I’m so excited to be writing to you for the first time ever as one of two achroniologists chosen for the Origins Mission! Starting soon, you’ll be hearing from me on a regular basis if you subscribe to our field notes. If you’re more the casual drop-in type, you can also learn about what we’re up to right here on this blog.
For those of you who haven’t kept up with current events, a brief rundown: the mission is a research expedition sponsored by the Megatherium Society that will be sending me and one other scientist back in time to study human evolution and adaptability to climate change. So it's mainly a research gathering trip, but we hope that some of what we learn might have practical applications. One example: by studying how our species survived when no other hominins did, we might learn something about adaptability and evolution that will help us with the climate crisis we’re facing.
We’ll be gone for 16 months, hopscotching through space-time (as you do), visiting periods and locations that have been identified as important based on the fossil record. They put a list of all the destinations we’ll be visiting on the website, so you can check it out here. I’ll return to our time exactly 16 months after I leave for reasons to do with how time travel affects our health.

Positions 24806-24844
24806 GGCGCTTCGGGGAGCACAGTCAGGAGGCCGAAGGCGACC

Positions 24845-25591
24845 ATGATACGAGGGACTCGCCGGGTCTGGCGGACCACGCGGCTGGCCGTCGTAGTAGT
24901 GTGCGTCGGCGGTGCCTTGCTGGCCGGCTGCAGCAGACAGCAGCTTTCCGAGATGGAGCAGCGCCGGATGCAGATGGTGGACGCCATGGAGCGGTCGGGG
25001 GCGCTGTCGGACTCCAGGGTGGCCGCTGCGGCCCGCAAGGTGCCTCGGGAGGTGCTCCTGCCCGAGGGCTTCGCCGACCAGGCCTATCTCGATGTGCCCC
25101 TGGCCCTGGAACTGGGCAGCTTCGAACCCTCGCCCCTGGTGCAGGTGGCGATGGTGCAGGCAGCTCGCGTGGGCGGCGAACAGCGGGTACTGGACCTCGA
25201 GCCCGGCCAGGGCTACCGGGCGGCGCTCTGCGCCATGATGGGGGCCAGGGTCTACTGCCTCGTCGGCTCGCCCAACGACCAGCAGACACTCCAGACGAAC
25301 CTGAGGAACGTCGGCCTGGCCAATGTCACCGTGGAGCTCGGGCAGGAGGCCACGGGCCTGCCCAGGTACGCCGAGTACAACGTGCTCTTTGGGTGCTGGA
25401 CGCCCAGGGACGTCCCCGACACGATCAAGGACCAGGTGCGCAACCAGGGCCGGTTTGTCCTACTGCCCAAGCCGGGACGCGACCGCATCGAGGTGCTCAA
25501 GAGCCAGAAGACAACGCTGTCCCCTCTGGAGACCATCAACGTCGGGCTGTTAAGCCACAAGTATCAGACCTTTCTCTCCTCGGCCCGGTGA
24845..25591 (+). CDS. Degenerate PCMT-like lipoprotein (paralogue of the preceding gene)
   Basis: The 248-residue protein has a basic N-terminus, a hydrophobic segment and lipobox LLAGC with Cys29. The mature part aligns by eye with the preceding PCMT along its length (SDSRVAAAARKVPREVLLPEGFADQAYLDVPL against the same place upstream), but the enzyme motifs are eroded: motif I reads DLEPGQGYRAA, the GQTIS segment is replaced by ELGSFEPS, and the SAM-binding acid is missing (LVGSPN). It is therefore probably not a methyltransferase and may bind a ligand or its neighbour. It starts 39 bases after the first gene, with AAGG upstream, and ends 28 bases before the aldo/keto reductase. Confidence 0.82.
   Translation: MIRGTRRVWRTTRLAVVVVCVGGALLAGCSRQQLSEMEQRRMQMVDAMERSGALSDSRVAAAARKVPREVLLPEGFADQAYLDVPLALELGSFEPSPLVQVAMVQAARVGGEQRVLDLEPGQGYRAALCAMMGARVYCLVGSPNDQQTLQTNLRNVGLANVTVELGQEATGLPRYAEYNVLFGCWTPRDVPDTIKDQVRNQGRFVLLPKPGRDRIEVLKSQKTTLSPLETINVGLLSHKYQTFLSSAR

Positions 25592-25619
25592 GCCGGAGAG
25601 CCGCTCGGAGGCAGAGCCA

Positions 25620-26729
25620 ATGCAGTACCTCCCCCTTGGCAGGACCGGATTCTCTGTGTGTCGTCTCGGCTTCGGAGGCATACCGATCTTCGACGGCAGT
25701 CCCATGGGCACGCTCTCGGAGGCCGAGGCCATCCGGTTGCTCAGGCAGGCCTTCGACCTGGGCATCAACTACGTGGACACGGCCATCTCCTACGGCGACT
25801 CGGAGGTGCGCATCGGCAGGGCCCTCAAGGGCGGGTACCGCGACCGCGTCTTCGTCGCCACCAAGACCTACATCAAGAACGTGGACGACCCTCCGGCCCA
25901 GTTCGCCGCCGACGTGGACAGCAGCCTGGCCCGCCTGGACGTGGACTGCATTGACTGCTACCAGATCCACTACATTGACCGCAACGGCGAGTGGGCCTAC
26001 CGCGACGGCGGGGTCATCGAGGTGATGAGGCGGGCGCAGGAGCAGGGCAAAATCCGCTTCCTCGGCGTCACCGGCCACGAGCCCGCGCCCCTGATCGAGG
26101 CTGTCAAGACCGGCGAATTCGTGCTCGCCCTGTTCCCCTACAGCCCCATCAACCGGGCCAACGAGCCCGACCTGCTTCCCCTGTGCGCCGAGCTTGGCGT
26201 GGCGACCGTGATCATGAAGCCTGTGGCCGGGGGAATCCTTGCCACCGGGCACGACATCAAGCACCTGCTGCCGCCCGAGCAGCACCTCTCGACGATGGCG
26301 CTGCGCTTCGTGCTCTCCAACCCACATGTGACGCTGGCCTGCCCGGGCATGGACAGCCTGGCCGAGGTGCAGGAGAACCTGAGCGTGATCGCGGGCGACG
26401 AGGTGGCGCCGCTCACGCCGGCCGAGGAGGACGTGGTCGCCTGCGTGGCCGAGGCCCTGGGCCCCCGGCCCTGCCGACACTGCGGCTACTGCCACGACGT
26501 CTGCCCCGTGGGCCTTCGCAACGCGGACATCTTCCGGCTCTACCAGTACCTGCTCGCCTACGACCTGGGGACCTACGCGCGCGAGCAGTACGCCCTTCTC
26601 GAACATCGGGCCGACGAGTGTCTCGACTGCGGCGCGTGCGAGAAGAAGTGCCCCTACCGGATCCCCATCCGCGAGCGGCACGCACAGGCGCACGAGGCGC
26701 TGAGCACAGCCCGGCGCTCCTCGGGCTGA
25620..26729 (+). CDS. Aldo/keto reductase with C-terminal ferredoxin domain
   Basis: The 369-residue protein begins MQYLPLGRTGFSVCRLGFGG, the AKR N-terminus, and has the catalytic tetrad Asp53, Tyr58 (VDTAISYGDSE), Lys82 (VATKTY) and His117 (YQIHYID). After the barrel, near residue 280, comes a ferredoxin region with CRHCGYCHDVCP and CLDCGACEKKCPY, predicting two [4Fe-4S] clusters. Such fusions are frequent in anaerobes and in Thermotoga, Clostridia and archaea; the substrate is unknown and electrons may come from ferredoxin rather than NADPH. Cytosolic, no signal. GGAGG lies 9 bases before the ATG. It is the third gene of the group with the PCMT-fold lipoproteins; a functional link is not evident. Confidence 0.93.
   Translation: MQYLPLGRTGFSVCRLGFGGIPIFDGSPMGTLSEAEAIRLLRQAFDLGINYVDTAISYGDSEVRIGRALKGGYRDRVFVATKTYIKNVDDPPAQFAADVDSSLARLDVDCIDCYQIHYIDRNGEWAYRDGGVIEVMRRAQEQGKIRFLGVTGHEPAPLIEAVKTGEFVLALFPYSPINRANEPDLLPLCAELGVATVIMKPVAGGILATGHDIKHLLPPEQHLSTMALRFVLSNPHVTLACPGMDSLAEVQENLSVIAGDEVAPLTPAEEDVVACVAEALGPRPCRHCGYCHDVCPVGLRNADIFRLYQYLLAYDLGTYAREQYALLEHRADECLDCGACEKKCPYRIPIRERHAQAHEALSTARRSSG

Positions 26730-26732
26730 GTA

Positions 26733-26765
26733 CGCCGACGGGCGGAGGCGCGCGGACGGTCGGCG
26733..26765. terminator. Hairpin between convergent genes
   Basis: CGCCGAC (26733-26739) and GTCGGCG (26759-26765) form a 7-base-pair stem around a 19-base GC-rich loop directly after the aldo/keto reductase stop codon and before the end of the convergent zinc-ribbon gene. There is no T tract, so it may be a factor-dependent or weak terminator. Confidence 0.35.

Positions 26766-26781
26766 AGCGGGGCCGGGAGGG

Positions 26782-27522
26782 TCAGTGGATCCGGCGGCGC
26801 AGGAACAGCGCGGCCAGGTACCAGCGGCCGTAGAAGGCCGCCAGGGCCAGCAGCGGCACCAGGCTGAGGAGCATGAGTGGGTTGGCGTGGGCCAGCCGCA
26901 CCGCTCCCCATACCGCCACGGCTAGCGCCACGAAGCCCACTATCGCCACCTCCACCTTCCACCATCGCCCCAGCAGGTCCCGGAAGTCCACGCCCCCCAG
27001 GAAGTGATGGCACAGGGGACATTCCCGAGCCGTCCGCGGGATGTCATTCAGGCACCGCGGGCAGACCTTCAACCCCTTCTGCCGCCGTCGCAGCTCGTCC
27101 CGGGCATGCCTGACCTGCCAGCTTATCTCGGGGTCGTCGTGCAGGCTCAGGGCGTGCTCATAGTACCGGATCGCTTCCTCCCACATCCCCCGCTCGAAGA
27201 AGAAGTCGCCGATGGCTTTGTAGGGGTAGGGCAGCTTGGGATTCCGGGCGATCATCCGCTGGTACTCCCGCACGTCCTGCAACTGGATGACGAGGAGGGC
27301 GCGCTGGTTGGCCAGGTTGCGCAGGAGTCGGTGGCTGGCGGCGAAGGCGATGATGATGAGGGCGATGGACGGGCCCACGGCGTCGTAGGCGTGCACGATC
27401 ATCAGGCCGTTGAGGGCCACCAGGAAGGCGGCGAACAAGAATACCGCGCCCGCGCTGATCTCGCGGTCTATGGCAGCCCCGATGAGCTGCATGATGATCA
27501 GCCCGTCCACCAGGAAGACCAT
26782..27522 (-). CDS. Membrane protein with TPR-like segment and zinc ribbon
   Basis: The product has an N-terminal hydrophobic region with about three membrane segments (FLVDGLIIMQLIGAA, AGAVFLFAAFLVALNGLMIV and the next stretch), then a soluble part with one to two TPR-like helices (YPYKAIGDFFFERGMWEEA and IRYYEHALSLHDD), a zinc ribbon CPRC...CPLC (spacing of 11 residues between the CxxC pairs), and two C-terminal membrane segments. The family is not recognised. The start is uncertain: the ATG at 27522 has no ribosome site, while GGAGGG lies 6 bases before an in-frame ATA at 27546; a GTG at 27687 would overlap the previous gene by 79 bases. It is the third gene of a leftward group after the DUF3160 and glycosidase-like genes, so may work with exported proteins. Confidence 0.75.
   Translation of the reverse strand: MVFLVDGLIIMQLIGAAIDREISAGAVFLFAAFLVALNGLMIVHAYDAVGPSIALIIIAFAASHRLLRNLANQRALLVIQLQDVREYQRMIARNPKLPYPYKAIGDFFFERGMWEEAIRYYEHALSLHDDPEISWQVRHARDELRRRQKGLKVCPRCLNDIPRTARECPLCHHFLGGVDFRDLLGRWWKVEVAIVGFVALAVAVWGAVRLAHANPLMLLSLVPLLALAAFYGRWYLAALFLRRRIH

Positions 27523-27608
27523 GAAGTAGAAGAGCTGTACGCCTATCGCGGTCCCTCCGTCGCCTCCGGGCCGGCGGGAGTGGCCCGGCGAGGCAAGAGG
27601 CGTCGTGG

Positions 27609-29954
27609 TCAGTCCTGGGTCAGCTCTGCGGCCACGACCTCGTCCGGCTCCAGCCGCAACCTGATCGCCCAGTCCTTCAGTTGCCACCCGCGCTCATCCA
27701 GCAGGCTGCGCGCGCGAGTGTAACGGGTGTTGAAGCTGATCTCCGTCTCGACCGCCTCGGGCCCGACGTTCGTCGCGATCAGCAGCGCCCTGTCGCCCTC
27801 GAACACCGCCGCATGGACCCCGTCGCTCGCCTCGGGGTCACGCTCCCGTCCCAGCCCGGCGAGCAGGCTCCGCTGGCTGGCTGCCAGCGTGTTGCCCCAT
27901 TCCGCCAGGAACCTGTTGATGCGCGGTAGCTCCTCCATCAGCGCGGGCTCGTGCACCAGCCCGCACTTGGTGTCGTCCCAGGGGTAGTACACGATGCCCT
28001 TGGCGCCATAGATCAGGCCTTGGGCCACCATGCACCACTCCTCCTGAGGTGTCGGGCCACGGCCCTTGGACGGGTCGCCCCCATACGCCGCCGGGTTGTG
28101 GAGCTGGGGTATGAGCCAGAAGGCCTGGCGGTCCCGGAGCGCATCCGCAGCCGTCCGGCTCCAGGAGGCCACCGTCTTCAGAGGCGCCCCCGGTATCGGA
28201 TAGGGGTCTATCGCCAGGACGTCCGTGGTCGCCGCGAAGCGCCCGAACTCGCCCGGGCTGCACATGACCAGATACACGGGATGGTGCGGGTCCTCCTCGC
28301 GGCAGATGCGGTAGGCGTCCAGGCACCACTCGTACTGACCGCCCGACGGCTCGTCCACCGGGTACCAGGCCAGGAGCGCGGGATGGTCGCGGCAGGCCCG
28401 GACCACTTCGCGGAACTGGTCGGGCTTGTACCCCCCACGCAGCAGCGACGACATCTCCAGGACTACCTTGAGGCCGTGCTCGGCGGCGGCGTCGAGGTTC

I won’t have Internet, but the dome has a one-way transporter that will allow us to send back weekly samples and letters. And of course there’s a fail safe “return to present” button. It’ll get us out ASAP in the event of emergency. Like a temporal ejector seat!
This is the first time a human subject is traveling so far back in a Tipler Dome, but they’ve done a dozen trials with animal subjects and all of them came back in one piece (the blog actually had a story about those intrepid animal subjects, I highly recommend checking that out if you’re a mouse or monkey lover).
While in the past, we're trying to answer some of the biggest questions in human history, and investigating our hominin family tree. You might know some of the more recognizable names, like the Neanderthals, but we'll also be checking out Homo erectus, Homo heidelbergensis, and the Denisovans—all species that once existed and left traces all over the world, but all died out. We want to know what happened to them, and how Homo sapiens managed to make it to our time. Mere luck? Or did something set us apart?
I hope you're ready for an adventure! I know I am!